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Why ChatGPT Isn’t Truly “Intelligent”

Artificial Intelligence Robot Thinking Desk

A new paper argues that AI’s intelligence, as seen in systems like ChatGPT, is fundamentally different from human intelligence due to its lack of embodiment and understanding. This difference highlights that AI does not share human concerns or connections with the world.

A recent paper by UC’s Anthony Chemero explains AI thinking as opposed to human thinking.

The rise of artificial intelligence has elicited varied responses from technology executives, government officials, and the general public. Many are enthusiastic about AI technologies like ChatGPT, viewing them as beneficial tools with the capacity to revolutionize society.

However, there is also a sense of concern among some, who fear that any technology described as “intelligent” might possess the capability to surpass human control and dominance.

AI’s Distinct Nature from Human Intelligence

The University of Cincinnati’s Anthony Chemero, a professor of philosophy and psychology in the UC College of Arts and Sciences, contends that the understanding of AI is muddled by linguistics: That while indeed intelligent, AI cannot be intelligent in the way that humans are, even though “it can lie and BS like its maker.”

Anthony Chemero

Anthony Chemero, distinguished research professor of philosophy and psychology at the University of Cincinnati. Credit: Andrew Higley/UC Marketing + Brand

According to our everyday use of the word, AI is definitely intelligent, but there are intelligent computers and have been for years, Chemero explains in a paper he co-authored in the journal Nature Human Behaviour.

Characteristics and Limitations of AI

To begin, the paper states that ChatGPT and other AI systems are large language models (LLM), trained on massive amounts of data mined from the internet, much of which shares the biases of the people who post the data.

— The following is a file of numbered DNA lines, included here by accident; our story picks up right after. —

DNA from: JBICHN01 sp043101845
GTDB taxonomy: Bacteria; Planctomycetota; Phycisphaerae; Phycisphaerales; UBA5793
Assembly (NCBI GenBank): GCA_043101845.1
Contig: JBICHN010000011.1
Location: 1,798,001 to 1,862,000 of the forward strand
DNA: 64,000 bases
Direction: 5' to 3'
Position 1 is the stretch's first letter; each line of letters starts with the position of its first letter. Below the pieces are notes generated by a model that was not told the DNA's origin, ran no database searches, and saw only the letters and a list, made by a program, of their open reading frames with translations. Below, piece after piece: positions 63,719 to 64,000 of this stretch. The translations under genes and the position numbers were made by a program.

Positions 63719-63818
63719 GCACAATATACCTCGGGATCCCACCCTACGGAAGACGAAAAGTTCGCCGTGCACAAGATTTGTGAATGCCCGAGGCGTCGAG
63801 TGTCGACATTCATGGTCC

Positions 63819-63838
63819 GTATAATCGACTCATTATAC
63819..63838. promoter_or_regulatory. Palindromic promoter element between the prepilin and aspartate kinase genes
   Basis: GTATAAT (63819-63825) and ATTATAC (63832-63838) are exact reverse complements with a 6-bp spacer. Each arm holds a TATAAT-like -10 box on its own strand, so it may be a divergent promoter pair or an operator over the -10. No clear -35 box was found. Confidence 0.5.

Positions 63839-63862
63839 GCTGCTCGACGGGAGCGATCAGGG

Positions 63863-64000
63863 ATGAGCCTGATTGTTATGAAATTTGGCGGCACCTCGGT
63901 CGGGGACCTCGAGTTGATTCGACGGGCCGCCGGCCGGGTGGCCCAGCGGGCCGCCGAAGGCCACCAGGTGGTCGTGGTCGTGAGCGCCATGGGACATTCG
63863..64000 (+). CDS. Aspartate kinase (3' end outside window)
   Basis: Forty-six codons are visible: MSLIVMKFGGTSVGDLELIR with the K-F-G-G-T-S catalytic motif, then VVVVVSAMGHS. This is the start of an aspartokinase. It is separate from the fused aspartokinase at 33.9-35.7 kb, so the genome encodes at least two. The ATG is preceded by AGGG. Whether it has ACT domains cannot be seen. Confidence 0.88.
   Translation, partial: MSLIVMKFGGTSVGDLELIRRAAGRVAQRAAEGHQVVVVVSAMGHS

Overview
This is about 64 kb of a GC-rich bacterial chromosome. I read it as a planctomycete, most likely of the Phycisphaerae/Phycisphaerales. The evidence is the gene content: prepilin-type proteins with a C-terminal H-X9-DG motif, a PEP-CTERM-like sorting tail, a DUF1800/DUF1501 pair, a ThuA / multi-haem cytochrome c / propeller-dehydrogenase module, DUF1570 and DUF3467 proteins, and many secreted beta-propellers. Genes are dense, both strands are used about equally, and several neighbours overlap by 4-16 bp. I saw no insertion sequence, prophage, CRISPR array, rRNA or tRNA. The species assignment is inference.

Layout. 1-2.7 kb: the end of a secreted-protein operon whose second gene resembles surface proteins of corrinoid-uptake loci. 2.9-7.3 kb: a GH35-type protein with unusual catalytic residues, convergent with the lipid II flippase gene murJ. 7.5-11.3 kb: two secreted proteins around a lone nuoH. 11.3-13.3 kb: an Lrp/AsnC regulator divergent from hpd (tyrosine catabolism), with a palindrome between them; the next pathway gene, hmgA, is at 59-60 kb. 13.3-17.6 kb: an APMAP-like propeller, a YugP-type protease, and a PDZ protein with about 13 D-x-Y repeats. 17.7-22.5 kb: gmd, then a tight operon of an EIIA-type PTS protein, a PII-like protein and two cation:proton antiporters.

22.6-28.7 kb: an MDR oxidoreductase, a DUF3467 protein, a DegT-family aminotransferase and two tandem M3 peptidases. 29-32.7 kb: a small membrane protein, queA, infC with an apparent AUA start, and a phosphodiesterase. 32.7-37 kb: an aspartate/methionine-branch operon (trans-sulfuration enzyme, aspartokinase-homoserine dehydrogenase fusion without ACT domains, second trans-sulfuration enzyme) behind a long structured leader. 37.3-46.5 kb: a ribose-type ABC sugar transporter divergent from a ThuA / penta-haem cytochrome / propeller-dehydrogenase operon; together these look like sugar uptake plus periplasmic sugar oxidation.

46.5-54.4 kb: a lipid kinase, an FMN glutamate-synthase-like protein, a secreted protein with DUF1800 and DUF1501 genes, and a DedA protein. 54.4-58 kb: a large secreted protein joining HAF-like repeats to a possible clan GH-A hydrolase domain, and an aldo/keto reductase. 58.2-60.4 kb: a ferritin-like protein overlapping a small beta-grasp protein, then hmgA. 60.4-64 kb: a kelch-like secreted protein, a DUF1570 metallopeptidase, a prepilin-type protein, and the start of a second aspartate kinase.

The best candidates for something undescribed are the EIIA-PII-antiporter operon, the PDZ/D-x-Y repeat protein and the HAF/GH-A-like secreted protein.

“LLMs generate impressive text, but often make things up whole cloth,” he states. “They learn to produce grammatical sentences, but require much, much more training than humans get. They don’t actually know what the things they say mean,” he says. “LLMs differ from human cognition because they are not embodied.”

The people who made LLMs call it “hallucinating” when they make things up; although Chemero says, “it would be better to call it ‘bullsh*tting,’” because LLMs just make sentences by repeatedly adding the most statistically likely next word — and they don’t know or care whether what they say is true.

And with a little prodding, he says, one can get an AI tool to say “nasty things that are racist, sexist, and otherwise biased.” 

The Human Element in Intelligence

The intent of Chemero’s paper is to stress that the LLMs are not intelligent in the way humans are intelligent because humans are embodied: Living beings who are always surrounded by other humans and material and cultural environments.

“This makes us care about our own survival and the world we live in,” he says, noting that LLMs aren’t really in the world and don’t care about anything.  

The main takeaway is that LLMs are not intelligent in the way that humans are because they “don’t give a damn,” Chemero says, adding “Things matter to us. We are committed to our survival. We care about the world we live in.”

Reference: “LLMs differ from human cognition because they are not embodied” by Anthony Chemero, 20 November 2023, Nature Human Behaviour.
DOI: 10.1038/s41562-023-01723-5

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